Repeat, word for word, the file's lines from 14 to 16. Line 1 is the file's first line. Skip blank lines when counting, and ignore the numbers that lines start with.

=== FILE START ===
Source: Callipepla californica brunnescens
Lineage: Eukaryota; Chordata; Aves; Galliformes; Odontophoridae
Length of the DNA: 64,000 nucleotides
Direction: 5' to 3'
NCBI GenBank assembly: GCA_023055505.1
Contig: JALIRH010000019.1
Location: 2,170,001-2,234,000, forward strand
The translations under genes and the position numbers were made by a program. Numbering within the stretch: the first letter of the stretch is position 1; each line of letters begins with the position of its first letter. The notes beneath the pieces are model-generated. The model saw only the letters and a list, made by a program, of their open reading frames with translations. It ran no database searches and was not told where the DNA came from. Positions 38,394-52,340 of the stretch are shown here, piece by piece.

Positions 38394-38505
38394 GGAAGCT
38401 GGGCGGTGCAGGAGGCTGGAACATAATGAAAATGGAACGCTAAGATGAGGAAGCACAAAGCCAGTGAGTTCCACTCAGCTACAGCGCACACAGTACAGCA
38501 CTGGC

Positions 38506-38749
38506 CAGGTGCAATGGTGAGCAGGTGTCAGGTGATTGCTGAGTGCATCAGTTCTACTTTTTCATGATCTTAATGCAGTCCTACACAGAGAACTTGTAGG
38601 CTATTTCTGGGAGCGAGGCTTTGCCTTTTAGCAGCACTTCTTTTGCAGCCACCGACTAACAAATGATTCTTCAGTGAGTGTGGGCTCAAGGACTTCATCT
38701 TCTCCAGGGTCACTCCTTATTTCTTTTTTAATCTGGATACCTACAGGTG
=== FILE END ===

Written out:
38506 CAGGTGCAATGGTGAGCAGGTGTCAGGTGATTGCTGAGTGCATCAGTTCTACTTTTTCATGATCTTAATGCAGTCCTACACAGAGAACTTGTAGG
38601 CTATTTCTGGGAGCGAGGCTTTGCCTTTTAGCAGCACTTCTTTTGCAGCCACCGACTAACAAATGATTCTTCAGTGAGTGTGGGCTCAAGGACTTCATCT
38701 TCTCCAGGGTCACTCCTTATTTCTTTTTTAATCTGGATACCTACAGGTG